Food and Nutrition

The Healthy, High-Fiber, Nutrient-Dense Food Every RD Keeps in Their Freezer

Isadora Baum

Isadora BaumApril 6, 2020

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Photo: Getty Images / Claudia Totir

When stocking up your freezer, everyone has slightly different go-tos in there depending on their taste preferences. Some people will stockpile Trader Joe’s Cauliflower Gnocchi like there’s no tomorrow; others wouldn’t touch the cult classic with a 10-foot pole. But ask an RD what they cannot live without in their freezer, and you know it has to be healthy and versatile—that’s the whole point of keeping something in the freezer for easy, last-minute and no-fuss meals that will provide adequate fuel.

So, when we recently asked a few what their go-to freezer item was, there was actually a general consensus: frozen vegetables.

“Veggies are great to have in the freezer in general because then you always know you have some to throw into a meal for more nutrition,” says Maggie Michalczyk, RD. “Frozen is just as nutritious as fresh, [vegetables] last longer in your freezer than fresh ones would in your fridge, and there are some great options available these days from frozen riced veggies to veggie medleys that are perfect for adding to a stir-fry,” she adds.

All of the dietitians interviewed for this story kept a variety of frozen vegetables on-hand. But there were a few stand-outs that everyone had. Keep reading to find out the best frozen vegetables that everyone (including you!) should keep in your freezer:

1. Riced cauliflower

“Frozen riced cauliflower is something I add when I’m making something with rice for more nutrition. I’ll do half rice, half cauliflower rice,” says Michalczyk. “One way to use frozen cauliflower is in this Mexican cauliflower rice recipe since the flavor and addition of beans and tomatoes really jazz up the cauliflower rice and give it a great flavor,” she says. The black beans offer plant-based protein, but you can also pair it with chicken or salmon.

Riced cauliflower is super versatile, adds Charlotte Martin, RDN, CPT—she loves to use frozen cauliflower for smoothies in particular. And it’s pretty affordable. “Buying frozen cauliflower rice not only saves time, but also money—fresh cauliflower can get pricey,” she says.

Looking for other healthy freezer foods? Check out what a top dietitian always buys:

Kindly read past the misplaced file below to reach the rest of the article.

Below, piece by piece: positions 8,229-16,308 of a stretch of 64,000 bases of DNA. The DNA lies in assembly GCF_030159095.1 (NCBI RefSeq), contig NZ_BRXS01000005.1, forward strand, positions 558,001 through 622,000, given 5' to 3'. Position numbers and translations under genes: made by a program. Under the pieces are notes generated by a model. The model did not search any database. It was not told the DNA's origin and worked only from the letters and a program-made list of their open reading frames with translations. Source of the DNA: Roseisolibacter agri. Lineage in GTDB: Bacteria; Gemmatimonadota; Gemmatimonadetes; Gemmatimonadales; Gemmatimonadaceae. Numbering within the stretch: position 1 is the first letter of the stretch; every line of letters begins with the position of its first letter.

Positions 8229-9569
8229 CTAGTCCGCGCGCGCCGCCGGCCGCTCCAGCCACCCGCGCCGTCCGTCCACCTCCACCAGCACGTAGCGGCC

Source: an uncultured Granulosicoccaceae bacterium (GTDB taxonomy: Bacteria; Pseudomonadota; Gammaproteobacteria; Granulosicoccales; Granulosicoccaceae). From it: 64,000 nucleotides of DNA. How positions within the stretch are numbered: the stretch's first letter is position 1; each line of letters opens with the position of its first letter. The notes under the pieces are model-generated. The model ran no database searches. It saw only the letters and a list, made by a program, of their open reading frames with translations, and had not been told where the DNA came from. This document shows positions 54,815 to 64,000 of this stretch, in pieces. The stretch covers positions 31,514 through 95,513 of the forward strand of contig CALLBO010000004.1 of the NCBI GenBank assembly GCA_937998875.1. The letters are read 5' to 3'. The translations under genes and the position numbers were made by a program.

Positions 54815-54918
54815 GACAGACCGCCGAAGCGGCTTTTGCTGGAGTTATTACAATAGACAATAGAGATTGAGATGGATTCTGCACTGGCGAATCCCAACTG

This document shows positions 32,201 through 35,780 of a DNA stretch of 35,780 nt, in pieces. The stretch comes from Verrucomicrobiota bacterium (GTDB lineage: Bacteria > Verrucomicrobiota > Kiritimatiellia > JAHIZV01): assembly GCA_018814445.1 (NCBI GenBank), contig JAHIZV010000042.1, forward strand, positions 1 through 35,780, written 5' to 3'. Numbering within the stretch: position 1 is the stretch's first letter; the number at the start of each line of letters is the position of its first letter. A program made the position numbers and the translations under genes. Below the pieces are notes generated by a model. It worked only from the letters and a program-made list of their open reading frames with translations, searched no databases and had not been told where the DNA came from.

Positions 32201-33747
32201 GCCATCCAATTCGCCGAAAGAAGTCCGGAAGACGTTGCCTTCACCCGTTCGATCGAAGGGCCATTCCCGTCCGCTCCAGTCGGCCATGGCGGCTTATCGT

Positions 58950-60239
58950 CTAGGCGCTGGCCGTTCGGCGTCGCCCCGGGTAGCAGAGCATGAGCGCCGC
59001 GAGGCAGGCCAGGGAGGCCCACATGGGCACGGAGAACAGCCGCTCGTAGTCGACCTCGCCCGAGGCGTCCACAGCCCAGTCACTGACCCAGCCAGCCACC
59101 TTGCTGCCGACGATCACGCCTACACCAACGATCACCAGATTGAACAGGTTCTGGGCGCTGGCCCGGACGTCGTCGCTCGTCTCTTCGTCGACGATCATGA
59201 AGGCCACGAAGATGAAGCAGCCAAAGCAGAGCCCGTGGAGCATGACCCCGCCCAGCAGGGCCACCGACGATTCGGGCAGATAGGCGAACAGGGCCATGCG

2. Frozen spinach

Consider frozen spinach an OG when it comes to best frozen vegetables. “I like frozen spinach because it lasts longer and works well in things like soups, or frittatas,” says Michalczyk. Especially given how quickly fresh spinach goes badly, going frozen is likely your best bet to save money and reduce food waste.

“That’s really a huge a reason to lean on frozen veggies—[they] prevent [you] from buying a ton of fresh produce and then not getting to it before it goes bad,” says Michalczyk. “If there are certain veggies that I eat occasionally vs. every day I will buy them frozen instead of fresh,” she says.

Like cauliflower, frozen spinach can also be used in a smoothie for extra nutrition. “I keep a big bag of frozen chopped kale and spinach mix—which I buy from one of those big wholesale clubs like Costco—in my freezer just for smoothies,” says Martin. “I leave a half-cup measuring cup in the bag and then scoop it out into my blender like I do my protein powder.”

3. Frozen green beans

Green beans’s texture and color both hold up really well with a variety of cooking methods, but try sautéing or roasting them to get some great flavor and texture, says Kelly Jones, RD. “You just want to be careful that you don’t overcrowd the pan or baking dish as water can accumulate. If you season with olive oil, salt and pepper, and spread them out well, you should still have a firm texture,” she says.

“In terms of full meals, I most often use frozen green beans in this sheet pan miso ginger tempeh dish or high protein vegan stir fry,” she suggests, both of which highlight their amazing flavor and consistency.

4. Frozen broccoli

Broccoli is in the same cruciferous family as cauliflower and can be used very similarly, making it another excellent frozen vegetable to have on-hand. “For broccoli and cauliflower, I almost always roast them in the oven and add to a quick pasta dish or plant bowl, like this broccoli, barley and beans recipe,” says Jones. Or you can get riced frozen varieties and use for rice bowls, as a side with protein, as a mash, and more.

5. Frozen bell peppers

A bag of mixed frozen peppers would be a greater starter for making stir-fry or a homemade pad Thai-inspired dish. “Sauté in a pan with chicken and soy sauce or Asian sauce, and add brown rice or frozen cauliflower rice here, too,” Michalczyk says.

“I keep chopped bell pepper mixes in my freezer because chopping fresh bell peppers for an easy weeknight stir-fry always seems daunting,” adds Martin.

6. Frozen vegetable medleys

All veggies are nutritious, so you cannot go wrong with getting a wide variety or a blended pack! “I like checking out the different types of mixed veggies that are available at the grocery store these days too because it can be as simple as using a bag of mixed veggies and adding a source of protein to it to get a super simple meal that’s ready in no time,” says Michalczyk. “Some even come with a grain in a bag with veggies and quinoa, which makes for a great frozen meal option,” she adds.

Looking for more great, freezer-friendly ideas? Here’s how to upgrade your favorite frozen foods at Trader Joe’s. And these are the frozen foods you should try to avoid buying.

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